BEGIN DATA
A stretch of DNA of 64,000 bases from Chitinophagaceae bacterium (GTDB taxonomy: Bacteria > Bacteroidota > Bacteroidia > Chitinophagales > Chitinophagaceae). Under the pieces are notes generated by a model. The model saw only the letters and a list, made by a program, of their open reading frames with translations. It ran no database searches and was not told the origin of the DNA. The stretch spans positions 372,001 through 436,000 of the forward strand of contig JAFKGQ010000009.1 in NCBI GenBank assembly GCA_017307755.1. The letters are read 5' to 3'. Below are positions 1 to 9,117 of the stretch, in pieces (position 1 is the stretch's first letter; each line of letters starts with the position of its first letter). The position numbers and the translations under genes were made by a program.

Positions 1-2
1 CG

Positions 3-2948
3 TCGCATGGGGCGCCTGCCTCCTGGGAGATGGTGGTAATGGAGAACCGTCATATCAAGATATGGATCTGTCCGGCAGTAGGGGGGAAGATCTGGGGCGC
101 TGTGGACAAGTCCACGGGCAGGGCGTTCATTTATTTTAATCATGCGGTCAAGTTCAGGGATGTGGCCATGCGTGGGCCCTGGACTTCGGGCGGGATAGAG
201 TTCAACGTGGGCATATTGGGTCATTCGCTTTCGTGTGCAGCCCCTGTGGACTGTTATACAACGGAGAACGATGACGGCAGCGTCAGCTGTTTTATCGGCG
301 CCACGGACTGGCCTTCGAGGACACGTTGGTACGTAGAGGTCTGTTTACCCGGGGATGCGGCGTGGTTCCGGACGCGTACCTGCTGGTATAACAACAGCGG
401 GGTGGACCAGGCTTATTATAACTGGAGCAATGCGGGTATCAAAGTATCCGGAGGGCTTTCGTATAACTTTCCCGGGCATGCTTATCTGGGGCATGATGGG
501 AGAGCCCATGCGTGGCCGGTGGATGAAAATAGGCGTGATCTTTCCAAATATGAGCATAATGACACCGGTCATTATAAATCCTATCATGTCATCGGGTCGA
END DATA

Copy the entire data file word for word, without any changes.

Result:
A stretch of DNA of 64,000 bases from Chitinophagaceae bacterium (GTDB taxonomy: Bacteria > Bacteroidota > Bacteroidia > Chitinophagales > Chitinophagaceae). Under the pieces are notes generated by a model. The model saw only the letters and a list, made by a program, of their open reading frames with translations. It ran no database searches and was not told the origin of the DNA. The stretch spans positions 372,001 through 436,000 of the forward strand of contig JAFKGQ010000009.1 in NCBI GenBank assembly GCA_017307755.1. The letters are read 5' to 3'. Below are positions 1 to 9,117 of the stretch, in pieces (position 1 is the stretch's first letter; each line of letters starts with the position of its first letter). The position numbers and the translations under genes were made by a program.

Positions 1-2
1 CG

Positions 3-2948
3 TCGCATGGGGCGCCTGCCTCCTGGGAGATGGTGGTAATGGAGAACCGTCATATCAAGATATGGATCTGTCCGGCAGTAGGGGGGAAGATCTGGGGCGC
101 TGTGGACAAGTCCACGGGCAGGGCGTTCATTTATTTTAATCATGCGGTCAAGTTCAGGGATGTGGCCATGCGTGGGCCCTGGACTTCGGGCGGGATAGAG
201 TTCAACGTGGGCATATTGGGTCATTCGCTTTCGTGTGCAGCCCCTGTGGACTGTTATACAACGGAGAACGATGACGGCAGCGTCAGCTGTTTTATCGGCG
301 CCACGGACTGGCCTTCGAGGACACGTTGGTACGTAGAGGTCTGTTTACCCGGGGATGCGGCGTGGTTCCGGACGCGTACCTGCTGGTATAACAACAGCGG
401 GGTGGACCAGGCTTATTATAACTGGAGCAATGCGGGTATCAAAGTATCCGGAGGGCTTTCGTATAACTTTCCCGGGCATGCTTATCTGGGGCATGATGGG
501 AGAGCCCATGCGTGGCCGGTGGATGAAAATAGGCGTGATCTTTCCAAATATGAGCATAATGACACCGGTCATTATAAATCCTATCATGTCATCGGGTCGA